M970.103.1-6 | Phonograph
Edison Phonograph Co.
1900-1905, 20th century
Wood; paint; metal
28 x 21 x 77.5 cm
Gift of John L. Russell Reg'd
© McCord Museum
Keywords: Phonograph (2)
Keys to History
This cylinder phonograph was manufactured by the Edison Phonograph Company between 1900 and 1905. The floral motifs painted on the horn are characteristic of the Art Nouveau and Arts and Crafts movements, which influenced the decoration of domestic furniture and interiors.
In the 1890s, many inventors took an interest in sound recording technology, and there were a few legal disputes over patents. Intense commercial competition followed, with each company wanting to grab its share of the rapidly expanding record market. Manufacturers increased the variety of musical recordings and were forced to produce less expensive machines that middle-class families could afford.
The first phonographs, which worked using cardboard or plastic cylinders covered with a thin layer of wax, were supplanted at the beginning of the 20th century by gramophones or turntables, which were easier and more economical to mass-produce.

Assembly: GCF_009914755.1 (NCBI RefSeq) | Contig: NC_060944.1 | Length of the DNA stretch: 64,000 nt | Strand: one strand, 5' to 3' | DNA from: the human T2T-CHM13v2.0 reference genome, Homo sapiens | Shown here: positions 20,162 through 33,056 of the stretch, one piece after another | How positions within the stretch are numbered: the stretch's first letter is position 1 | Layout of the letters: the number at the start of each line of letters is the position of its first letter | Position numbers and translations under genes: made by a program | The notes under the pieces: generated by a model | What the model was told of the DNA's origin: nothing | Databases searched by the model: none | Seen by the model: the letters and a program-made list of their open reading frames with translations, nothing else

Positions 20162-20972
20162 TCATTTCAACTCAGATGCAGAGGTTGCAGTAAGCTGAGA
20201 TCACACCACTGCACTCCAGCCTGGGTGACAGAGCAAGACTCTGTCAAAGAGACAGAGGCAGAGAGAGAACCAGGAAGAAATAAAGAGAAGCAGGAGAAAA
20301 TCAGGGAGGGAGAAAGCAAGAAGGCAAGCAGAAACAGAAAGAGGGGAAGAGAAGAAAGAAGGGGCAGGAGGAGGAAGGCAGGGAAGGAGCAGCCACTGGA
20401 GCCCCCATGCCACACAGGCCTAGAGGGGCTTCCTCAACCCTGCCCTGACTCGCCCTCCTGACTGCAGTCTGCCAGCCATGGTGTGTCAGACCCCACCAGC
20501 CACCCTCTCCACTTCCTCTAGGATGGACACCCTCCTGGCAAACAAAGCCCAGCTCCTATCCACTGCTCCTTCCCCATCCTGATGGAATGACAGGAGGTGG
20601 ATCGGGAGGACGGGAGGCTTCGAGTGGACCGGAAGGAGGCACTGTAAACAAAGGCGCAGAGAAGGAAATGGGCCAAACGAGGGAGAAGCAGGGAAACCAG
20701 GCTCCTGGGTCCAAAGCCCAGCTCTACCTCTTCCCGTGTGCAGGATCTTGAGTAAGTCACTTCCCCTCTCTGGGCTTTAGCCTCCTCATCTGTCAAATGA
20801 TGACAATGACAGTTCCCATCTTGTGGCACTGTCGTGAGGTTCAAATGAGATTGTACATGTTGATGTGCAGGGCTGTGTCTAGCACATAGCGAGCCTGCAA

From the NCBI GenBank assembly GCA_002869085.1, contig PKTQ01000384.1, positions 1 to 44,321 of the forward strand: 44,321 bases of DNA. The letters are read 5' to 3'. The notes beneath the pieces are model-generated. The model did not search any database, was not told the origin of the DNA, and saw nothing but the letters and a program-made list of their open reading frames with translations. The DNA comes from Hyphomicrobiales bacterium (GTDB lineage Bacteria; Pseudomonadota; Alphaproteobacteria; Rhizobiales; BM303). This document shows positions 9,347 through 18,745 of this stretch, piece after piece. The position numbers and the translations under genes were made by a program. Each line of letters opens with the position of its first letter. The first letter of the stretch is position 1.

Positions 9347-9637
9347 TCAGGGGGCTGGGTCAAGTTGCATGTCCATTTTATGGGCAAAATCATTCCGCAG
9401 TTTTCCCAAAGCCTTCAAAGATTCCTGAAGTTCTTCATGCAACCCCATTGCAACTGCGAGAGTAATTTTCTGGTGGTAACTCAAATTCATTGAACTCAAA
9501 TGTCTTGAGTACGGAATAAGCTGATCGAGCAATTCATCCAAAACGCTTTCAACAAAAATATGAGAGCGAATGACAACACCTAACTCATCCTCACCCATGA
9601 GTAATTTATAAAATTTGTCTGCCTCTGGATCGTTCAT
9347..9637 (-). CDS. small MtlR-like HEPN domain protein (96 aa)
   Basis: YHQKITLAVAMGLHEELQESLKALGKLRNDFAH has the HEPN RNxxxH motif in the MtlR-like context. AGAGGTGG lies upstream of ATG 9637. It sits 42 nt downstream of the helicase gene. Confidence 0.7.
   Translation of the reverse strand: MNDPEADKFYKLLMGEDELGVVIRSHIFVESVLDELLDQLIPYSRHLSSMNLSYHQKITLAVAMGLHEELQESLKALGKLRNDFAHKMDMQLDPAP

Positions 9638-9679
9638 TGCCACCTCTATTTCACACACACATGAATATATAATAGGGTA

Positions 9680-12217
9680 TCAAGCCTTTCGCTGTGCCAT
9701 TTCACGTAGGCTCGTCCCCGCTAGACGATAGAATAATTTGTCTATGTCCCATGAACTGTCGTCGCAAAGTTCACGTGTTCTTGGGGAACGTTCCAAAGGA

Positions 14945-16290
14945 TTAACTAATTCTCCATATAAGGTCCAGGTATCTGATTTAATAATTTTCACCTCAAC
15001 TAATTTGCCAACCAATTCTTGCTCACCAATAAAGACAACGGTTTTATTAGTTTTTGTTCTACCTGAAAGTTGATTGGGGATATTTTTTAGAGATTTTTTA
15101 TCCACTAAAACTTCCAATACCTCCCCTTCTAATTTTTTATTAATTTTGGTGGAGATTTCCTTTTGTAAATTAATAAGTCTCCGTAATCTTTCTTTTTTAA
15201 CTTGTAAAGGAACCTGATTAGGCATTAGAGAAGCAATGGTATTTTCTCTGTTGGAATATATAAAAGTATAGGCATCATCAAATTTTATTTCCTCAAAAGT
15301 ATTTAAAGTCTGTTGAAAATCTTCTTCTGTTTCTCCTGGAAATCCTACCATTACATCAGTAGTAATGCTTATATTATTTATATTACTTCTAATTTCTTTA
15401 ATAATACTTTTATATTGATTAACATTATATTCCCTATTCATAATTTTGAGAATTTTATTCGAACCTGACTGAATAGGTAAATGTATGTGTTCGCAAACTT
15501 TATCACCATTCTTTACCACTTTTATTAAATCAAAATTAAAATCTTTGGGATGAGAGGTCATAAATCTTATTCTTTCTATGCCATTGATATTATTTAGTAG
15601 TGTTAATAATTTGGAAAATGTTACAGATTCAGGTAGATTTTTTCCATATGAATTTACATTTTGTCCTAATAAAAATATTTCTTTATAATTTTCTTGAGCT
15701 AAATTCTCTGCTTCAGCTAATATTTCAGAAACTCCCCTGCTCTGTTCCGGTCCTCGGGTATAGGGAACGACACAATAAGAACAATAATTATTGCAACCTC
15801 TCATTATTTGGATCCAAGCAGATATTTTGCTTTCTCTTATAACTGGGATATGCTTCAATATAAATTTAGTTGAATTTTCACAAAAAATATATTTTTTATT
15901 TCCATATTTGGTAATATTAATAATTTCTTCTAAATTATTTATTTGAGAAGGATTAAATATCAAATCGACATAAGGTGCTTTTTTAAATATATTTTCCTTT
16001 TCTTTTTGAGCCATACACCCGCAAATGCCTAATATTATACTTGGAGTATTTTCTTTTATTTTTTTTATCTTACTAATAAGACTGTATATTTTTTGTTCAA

With many different shapes, the horns of phonographs were made of a variety of materials. Some, like this one, were decorated with hand-painted motifs.
At the beginning of the 20th century, people who could not afford to buy themselves a phonograph would go listen to music at the homes of their wealthier neighbours or visit businesses that owned machines.
The cylinder phonograph was a success in Quebec for about fifty years, reaching the height of its popularity between 1900 and 1910.
The phonograph, the first sound recording reproduction device, was invented in 1877 by Thomas Edison (1847-1931).